The result: “The ranchers came forward with a cow-free wilderness area in exchange for the ability to continue to do ranching lower on the mountain.”

In the cooperative agreement completed in the fall of 2000, Walden says he is most proud of the local involvement of management techniques that may not be allowed in other wilderness areas. “We created our own package to work on that,” says Walden, and in a state where more than half of the land is owned and managed, or mismanaged, by the federal government, that’s not a small deal.


Creating Healthy Forests

But by his third term dramatic wildfires had burned nearly 10 million acres of national forests in the West. Oregon’s Biscuit Fire was just one of those fires. The sheer devastation, the disastrous federal forest policy, the refusal of environmentalists to let the federal government manage these forests, and Walden’s knowledge and passion on the issue helped secure Walden the chairmanship of the Resource Subcommittee on Forests and Forest Health.

The outgoing chairman of the Subcommittee on Forest and Forests Health, Colorado’s Scott McInnis discusses the political change that led to such a disastrous federal forest policy. “When I took the chairmanship it was a dull committee, but then the fires broke out and it became one of the most sought after.”

A decade earlier, McInnis and his wife removed the bodies of 14 firefighters from Colorado’s Storm King Mountain. The issue is personal with him.

“Environmentalists in the ’60s were anti-multiple use for the forests—groups like the Sierra Club, Earth First, Greenpeace, and the Wilderness Society. These groups opposed multiple use in their public debate. They wanted the national forests to go from a land of many uses to no trespassing. But they couldn’t win their debates against the forest service people because they know their product. The environmentalists figured out the forest service would base their arguments on science, so they moved the decision making process over the next 20 years from science at the forest level to an emotional level at Congress. And then they moved to the courtroom. Between those two strategies the forests were greatly mismanaged.”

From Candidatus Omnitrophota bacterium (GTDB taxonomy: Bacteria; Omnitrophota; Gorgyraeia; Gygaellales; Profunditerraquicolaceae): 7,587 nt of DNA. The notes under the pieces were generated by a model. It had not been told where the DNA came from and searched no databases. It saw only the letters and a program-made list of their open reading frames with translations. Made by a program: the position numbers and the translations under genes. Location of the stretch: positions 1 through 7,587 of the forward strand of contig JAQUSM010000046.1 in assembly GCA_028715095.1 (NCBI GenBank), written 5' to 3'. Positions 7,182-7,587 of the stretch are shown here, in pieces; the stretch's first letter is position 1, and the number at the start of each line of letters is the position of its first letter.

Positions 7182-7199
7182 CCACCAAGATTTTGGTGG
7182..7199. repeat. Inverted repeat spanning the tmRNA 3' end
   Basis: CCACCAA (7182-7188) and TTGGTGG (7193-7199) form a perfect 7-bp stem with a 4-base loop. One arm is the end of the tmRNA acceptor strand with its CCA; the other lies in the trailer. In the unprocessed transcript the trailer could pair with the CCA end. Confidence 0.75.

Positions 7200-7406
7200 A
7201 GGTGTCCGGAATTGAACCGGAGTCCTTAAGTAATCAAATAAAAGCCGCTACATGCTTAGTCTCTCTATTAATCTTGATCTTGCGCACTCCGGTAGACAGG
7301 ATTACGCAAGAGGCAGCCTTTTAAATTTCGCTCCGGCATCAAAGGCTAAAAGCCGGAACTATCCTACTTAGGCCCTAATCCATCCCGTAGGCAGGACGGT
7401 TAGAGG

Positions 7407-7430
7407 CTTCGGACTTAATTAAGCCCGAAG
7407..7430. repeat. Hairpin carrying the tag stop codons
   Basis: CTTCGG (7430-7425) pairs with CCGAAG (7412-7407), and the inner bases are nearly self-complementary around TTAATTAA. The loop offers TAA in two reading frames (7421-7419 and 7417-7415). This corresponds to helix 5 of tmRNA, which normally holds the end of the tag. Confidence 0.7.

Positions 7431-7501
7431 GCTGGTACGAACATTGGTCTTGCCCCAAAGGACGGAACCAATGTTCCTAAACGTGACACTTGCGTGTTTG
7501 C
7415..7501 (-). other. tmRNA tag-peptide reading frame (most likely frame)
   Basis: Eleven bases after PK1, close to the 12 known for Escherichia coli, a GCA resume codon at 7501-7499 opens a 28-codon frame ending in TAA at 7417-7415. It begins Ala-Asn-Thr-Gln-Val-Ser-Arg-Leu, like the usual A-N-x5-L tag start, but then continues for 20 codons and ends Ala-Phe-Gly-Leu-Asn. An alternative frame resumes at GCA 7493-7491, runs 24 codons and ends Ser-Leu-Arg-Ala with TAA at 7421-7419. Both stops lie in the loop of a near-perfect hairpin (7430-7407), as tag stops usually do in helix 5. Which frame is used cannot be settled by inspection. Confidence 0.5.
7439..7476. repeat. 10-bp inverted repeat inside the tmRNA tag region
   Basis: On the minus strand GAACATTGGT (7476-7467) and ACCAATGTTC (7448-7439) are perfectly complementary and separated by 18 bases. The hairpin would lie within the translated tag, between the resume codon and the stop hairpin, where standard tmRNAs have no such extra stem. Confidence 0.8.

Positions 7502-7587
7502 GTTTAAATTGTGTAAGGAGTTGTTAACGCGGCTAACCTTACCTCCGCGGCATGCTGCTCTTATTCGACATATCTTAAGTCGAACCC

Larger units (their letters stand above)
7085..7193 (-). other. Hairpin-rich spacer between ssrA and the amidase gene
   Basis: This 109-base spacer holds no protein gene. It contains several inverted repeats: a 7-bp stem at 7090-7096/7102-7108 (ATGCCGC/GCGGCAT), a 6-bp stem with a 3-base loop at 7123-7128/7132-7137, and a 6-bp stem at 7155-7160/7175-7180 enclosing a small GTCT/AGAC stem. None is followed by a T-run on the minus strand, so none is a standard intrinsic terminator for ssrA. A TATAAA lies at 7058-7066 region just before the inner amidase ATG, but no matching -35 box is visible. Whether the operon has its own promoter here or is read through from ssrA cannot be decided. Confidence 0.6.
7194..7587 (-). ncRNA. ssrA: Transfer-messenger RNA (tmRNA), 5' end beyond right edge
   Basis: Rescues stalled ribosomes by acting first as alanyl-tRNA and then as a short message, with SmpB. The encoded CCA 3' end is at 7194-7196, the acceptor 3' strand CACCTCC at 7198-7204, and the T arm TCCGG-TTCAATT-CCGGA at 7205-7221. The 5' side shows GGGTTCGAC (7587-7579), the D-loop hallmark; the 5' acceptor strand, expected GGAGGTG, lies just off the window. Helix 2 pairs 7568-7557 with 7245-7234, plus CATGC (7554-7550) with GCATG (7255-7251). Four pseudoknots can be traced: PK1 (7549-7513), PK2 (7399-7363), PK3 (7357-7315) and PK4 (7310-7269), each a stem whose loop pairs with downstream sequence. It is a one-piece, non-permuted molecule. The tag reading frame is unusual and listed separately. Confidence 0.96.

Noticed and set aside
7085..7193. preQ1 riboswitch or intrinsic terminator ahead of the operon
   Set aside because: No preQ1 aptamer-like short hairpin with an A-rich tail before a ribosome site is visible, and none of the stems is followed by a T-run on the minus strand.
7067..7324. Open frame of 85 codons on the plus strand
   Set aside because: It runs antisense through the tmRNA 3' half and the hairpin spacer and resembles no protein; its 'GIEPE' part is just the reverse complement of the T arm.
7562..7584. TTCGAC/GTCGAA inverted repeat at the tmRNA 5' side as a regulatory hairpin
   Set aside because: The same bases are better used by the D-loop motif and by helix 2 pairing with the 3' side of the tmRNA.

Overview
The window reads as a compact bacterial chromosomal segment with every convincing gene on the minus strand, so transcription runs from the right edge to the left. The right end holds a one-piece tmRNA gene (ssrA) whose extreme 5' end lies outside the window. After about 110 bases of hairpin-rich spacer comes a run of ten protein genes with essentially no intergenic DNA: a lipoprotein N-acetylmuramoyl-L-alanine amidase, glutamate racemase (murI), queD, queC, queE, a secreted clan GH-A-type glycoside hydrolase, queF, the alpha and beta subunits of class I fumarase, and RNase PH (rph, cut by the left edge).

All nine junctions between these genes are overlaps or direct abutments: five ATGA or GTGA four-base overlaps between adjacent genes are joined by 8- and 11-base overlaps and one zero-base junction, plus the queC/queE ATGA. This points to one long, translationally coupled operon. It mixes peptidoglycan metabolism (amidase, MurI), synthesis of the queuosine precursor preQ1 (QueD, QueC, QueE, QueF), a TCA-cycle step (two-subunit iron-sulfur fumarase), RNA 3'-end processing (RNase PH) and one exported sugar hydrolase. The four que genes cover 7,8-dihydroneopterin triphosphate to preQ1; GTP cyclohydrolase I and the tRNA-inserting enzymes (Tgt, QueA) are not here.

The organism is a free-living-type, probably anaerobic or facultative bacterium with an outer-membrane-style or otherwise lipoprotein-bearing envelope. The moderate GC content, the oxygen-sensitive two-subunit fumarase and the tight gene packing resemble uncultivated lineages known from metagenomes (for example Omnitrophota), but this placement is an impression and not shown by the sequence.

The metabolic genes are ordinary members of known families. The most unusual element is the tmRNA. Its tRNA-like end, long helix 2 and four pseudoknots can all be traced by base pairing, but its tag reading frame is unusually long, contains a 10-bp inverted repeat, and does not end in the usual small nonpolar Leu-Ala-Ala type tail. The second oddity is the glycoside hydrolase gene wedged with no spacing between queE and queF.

Walden says, “I get so tired of driving through eastern Oregon towns where the mills are not only closed but auctioned and gone, and the forests are overgrown and dying, and we’re losing the infrastructure to do the management work that good stewardship demands.

“People talk about a 15-acre clear cut as if it’s a terrible thing, and don’t say a word about a half million-acre moonscape after a fire,” says Walden. “They say, well that’s natural… Well okay, but my son and grandkids are never going to enjoy the big green healthy forests that we have today if we stand back and litigate and appeal and take no action, perform no stewardship, and it all goes up in smoke. That’s not very good habitat.”

Walden, like McInnis, grew up with knowledge of the forests. Their passion drove the passing of the Healthy Forest Restoration Act in this 108th Congress. McInnis and Walden had hoped to pass the bill in the 107th Congress, but were blocked by Senate Minority Leader Tom Daschle, who hoped to keep the issue alive in the ’02 election.

But the disastrous California fires that summer moved key western Democrat senators. California Sen. Dianne Feinstein and Oregon Sen. Ron Wyden wanted to get something done—and fast. “Had those fires not occurred, the Senate would have put it on the shelf and not heard it,” says McInnis.

Getting the Healthy Forest Restoration Act passed was critical, says Chris West, Vice President of the American Forest Resource Council, because it changed the paradigm of the discussion, where the needle had been stuck for 30 years. “The debate,” says West, “evolved from jobs and logging to preserving our habitats and home.